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Optimal share contracts under theft

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Author Info

  • de Janvry, Alain

    ()
    (University of California, Berkeley. Dept of agricultural and resource economics and policy)

  • Sadoulet, Elisabeth

    ()
    (University of California, Berkeley. Dept of agricultural and resource economics and policy)

Abstract

Temptation for tenants to under-report output levels under share contracts is undoubtedly high. There is evidence that theft of product occurs and that this affects the design of share contracts. In this case, the optimal output share is chosen to not only induce effort but also to reduce theft of product, while meeting the landlord’s limited liability obligation. The tenant’s share thus rises with his desire and ability to steal. The optimal contract allows both residual inefficiency in the provision of effort and residual cheating. This contract is also modified by process utility in cheating, ability of the landlord to supervise, risk of revenge with abusive surveillance, and switch to products less prone to theft.

(This abstract was borrowed from another version of this item.)

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Bibliographic Info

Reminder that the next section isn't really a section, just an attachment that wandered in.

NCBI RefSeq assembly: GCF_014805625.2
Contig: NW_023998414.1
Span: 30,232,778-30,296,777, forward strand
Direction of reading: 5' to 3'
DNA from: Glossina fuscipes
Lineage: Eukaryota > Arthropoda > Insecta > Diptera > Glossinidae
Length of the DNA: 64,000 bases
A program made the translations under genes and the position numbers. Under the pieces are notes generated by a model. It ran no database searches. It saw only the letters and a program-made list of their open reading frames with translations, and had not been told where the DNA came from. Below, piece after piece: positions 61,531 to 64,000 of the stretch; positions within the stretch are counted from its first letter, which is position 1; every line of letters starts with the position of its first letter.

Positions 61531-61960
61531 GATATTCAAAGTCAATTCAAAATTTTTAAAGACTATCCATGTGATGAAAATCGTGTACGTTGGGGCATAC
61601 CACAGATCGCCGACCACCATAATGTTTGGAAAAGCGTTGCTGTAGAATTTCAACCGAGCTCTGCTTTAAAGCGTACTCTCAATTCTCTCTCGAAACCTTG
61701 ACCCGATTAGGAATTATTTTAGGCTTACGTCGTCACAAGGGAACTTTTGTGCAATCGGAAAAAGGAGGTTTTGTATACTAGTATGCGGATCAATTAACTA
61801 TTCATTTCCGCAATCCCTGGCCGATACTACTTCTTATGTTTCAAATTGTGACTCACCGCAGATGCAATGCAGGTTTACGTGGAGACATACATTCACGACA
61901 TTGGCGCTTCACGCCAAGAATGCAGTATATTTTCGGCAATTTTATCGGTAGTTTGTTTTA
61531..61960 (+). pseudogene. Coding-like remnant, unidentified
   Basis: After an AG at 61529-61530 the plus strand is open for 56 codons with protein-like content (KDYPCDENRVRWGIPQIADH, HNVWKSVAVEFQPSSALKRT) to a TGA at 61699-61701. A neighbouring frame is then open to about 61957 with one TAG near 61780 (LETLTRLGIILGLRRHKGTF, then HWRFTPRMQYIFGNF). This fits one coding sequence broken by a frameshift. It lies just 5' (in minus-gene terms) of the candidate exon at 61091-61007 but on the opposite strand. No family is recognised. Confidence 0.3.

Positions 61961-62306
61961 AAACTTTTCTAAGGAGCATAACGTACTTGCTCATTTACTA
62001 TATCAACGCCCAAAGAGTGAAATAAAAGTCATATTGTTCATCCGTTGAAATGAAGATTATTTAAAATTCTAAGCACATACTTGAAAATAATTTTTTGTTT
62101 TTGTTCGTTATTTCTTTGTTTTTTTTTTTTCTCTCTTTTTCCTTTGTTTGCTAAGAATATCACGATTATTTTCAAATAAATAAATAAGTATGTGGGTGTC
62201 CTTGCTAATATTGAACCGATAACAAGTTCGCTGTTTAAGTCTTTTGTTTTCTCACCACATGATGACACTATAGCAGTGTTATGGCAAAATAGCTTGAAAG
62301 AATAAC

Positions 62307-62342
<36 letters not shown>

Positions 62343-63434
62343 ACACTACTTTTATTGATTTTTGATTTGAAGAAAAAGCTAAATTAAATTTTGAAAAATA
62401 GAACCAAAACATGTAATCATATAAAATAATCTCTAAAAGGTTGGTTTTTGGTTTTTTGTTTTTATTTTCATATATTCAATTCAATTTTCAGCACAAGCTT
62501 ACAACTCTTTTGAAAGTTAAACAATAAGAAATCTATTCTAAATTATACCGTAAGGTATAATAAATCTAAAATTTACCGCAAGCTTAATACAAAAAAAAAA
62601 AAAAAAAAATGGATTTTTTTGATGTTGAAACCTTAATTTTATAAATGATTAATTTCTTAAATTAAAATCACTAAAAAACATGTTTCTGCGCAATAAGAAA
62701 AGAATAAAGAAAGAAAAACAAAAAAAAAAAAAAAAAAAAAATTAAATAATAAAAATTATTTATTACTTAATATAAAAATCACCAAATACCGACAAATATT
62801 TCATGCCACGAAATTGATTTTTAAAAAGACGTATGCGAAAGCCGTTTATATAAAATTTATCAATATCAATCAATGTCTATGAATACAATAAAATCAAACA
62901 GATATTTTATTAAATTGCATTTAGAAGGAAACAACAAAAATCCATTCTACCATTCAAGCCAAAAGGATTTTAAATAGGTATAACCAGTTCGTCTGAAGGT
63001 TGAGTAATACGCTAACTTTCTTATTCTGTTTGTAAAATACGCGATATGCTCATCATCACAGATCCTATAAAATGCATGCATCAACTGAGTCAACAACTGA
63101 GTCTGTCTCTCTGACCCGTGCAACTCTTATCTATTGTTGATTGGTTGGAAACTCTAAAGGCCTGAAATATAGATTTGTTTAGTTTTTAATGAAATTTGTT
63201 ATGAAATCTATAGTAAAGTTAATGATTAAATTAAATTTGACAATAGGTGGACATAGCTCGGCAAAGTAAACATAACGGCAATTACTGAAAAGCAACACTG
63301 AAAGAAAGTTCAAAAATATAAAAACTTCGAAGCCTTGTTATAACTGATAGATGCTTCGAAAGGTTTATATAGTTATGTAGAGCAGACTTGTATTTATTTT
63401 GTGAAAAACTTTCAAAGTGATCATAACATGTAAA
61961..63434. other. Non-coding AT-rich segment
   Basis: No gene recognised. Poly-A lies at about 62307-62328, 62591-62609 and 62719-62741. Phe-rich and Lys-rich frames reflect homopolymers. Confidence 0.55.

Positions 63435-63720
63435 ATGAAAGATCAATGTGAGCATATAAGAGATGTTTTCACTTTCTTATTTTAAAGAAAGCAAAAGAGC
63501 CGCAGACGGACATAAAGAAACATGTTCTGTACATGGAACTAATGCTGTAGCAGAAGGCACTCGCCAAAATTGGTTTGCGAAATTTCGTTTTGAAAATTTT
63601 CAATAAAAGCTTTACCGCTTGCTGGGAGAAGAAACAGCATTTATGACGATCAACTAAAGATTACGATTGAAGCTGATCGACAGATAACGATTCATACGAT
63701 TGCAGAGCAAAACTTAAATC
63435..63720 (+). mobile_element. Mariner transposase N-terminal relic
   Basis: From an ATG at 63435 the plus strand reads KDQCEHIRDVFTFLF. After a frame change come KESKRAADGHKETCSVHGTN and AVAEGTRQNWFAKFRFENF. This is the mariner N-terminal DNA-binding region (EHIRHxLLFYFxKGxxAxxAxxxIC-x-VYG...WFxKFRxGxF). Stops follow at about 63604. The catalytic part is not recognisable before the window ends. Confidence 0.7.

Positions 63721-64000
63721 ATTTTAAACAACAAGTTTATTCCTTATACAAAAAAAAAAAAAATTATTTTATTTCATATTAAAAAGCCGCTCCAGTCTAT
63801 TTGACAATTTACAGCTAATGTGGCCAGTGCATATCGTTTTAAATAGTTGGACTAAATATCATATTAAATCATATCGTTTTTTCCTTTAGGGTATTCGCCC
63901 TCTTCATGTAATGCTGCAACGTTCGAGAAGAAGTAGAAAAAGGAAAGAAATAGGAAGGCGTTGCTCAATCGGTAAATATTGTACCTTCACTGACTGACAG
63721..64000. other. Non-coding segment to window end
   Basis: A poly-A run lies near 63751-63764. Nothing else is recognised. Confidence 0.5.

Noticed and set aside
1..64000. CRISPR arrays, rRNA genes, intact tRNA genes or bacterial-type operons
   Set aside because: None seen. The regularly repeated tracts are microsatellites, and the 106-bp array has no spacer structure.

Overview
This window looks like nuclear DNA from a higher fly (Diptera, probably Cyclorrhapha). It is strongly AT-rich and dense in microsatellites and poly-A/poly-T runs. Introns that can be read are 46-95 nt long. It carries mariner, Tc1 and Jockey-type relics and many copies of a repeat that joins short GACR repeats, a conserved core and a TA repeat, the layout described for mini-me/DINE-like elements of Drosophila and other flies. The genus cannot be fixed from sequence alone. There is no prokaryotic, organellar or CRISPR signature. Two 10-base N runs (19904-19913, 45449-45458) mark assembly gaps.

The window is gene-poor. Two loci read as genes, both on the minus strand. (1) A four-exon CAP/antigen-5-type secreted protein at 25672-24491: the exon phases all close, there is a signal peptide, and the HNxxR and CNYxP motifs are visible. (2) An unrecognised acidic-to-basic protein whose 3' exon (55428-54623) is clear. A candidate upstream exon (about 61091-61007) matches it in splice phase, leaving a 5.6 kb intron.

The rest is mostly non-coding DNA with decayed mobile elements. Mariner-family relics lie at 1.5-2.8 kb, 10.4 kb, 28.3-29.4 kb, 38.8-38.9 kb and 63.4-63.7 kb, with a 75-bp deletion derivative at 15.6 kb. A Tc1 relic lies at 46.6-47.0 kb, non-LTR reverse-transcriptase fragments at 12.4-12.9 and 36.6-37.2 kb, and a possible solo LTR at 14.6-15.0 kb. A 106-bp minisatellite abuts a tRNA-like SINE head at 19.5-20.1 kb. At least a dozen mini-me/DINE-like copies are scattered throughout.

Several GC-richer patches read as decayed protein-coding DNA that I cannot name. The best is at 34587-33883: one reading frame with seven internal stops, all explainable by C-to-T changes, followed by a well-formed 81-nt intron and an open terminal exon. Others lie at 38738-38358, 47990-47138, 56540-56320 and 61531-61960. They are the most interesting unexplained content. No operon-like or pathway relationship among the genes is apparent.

Paper provided by University of California at Berkeley, Department of Agricultural and Resource Economics and Policy in its series CUDARE Working Paper Series with number 0980.

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Length: 18 pages
Date of creation: 2004
Date of revision:
Handle: RePEc:are:cudare:0980

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Related research

Keywords: agriculture; contracts; share cropping;

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  1. Salih, Siddig A, 1993. "An Analysis of Unreported Sales of Wheat in Sudan," Australian Economic Papers, Wiley Blackwell, vol. 32(60), pages 161-74, June.
  2. Basu, Kaushik, 1992. "Limited liability and the existence of share tenancy," Journal of Development Economics, Elsevier, vol. 38(1), pages 203-220, January.
  3. Usher, D, 1987. "Theft as a Paradigm for Departures from Efficiency," Oxford Economic Papers, Oxford University Press, vol. 39(2), pages 235-52, June.
  4. Summers, Lawrence H. & Dickens, William T. & Katz, Lawrence F. & Lang, Kevin, 1989. "Employee Crime and the Monitoring Puzzle," Scholarly Articles 3645199, Harvard University Department of Economics.
  5. Naresh Sharma & Jean Dreze, 1996. "Sharecropping in a North Indian Village," Journal of Development Studies, Taylor & Francis Journals, vol. 33(1), pages 1-39.
  6. Eswaran, Mukesh & Kotwal, Ashok, 1985. "A Theory of Contractual Structure in Agriculture," American Economic Review, American Economic Association, vol. 75(3), pages 352-67, June.
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